Our Best ELA Lessons to Make it Through the 2nd Semester


Teaching ELA during the second semester of school presents some interesting challenges. Students and teachers are both looking forward to the upcoming summer break, state testing is just around the corner, and there are usually some big end-of-the-year projects. 

We know how difficult the second semester can be, so we are here to share with you all some of our best ELA lessons for the middle school and high school classroom to make it through second semester. 

Danielle from Nouvelle ELA knows that Spring semester = Shakespeare season. If you’re looking for the perfect way to introduce ANY Shakespeare unit, look no further! In this best-selling escape room, students will explore the Globe Theatre, William Shakespeare’s Life, and Elizabethan London. This digital and print resource also includes optional research to extend students’ learning. The Introduction to Shakespeare Escape Room will dismantle the scary stigma of Shakespearean texts and leave your students eager to read!

The Daring English Teacher always likes to tackle poetry during the second semester. There are so many different options for teaching poetry, and it is a good way to teach students analysis skills. By using the SWIFT acronym, this poetry teaching unit incorporates sticky notes and poetry analysis for some engaging, fun, hands-on poetry instruction! It is a complete poetry unit, and your students will love it!

Tracee Orman always loves to start the year off with an organized routine, which includes daily writing. One way she practices this with her students is with Motivational Monday quotes and prompts. Starting the week off with an inspirational and POSITIVE quote and prompt allows students the perfect opportunity to not only practice writing, but work on their own mental health. As a bonus, the prompt is visually appealing and hangs in the room all week as a positive reminder.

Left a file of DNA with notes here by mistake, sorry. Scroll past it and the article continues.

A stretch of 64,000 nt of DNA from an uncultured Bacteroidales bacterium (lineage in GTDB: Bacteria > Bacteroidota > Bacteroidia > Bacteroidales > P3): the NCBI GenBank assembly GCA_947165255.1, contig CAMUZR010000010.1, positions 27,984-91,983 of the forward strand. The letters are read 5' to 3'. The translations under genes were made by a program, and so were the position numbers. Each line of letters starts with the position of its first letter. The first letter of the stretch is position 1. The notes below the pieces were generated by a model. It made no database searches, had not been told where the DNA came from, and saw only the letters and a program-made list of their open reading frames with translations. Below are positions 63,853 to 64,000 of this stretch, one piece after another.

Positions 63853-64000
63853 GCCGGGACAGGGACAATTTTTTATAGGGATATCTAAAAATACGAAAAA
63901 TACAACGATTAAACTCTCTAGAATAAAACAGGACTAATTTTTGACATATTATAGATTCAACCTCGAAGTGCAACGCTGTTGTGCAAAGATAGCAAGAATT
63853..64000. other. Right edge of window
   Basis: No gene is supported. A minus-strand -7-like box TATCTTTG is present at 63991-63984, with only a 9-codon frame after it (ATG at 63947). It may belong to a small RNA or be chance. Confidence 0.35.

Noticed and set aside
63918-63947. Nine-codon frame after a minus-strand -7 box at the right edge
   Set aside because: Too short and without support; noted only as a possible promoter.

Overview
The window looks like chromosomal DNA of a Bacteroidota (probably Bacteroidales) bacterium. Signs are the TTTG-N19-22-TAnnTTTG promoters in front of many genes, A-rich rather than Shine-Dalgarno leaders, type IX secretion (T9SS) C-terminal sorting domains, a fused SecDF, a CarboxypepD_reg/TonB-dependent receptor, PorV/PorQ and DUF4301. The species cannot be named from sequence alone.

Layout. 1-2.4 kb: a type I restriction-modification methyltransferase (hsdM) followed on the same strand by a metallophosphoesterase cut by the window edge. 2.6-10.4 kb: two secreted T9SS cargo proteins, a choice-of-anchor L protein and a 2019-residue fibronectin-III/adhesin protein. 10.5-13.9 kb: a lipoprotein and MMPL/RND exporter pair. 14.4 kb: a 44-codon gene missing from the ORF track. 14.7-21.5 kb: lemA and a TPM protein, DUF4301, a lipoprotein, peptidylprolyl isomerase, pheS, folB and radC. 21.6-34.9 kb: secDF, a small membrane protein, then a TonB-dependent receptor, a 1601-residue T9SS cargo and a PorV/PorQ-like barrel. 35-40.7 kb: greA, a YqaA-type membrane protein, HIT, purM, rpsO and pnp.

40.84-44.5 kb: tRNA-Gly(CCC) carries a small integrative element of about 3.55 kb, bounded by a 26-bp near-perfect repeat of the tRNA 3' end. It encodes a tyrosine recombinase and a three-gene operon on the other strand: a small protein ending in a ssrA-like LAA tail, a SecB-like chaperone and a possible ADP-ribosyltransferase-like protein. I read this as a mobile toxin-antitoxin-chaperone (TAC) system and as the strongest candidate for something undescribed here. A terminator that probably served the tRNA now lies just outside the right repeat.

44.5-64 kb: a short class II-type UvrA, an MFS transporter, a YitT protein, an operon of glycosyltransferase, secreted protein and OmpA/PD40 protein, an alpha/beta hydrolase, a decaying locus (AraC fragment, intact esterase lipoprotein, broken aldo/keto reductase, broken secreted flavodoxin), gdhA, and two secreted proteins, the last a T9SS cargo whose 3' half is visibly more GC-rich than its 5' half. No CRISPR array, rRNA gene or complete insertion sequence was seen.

Jackie from ROOM 213 always loved starting a new semester mid year, as it gives everyone a chance for a new start, a reset. Check out this blog post to find out three ways you can transform the start of your new semester, including tips for setting expectations and creating climate right from the start! (NOTE: even if you aren’t starting a new semester, the first day back after a long holiday is the perfect time for a reset).

Bonnie from Presto Plans likes to start off the new year on a high note by doing the 30-Day Happy Teacher Challenge. The Happy Teacher Challenge is a FREE activity designed to help you connect with students, build staff rapport, organize your school life, keep yourself healthy, and help you focus on the positive! Click here to check it out. You can even get your students to join in on the fun with the Free Happy Student Challenge by clicking here

As we work through the 2nd semester Addie Williams likes to focus on skill-building for writing and literary analysis.  One of her favorite activities to use with any novel or short story is a deep dive into characters using her Character Sketch resource.  Set your students up for success with these graphic organizers that will guide your students through either a paragraph or full essay to analyze a character.

Creative Ways to Bring Nonfiction into Middle School ELA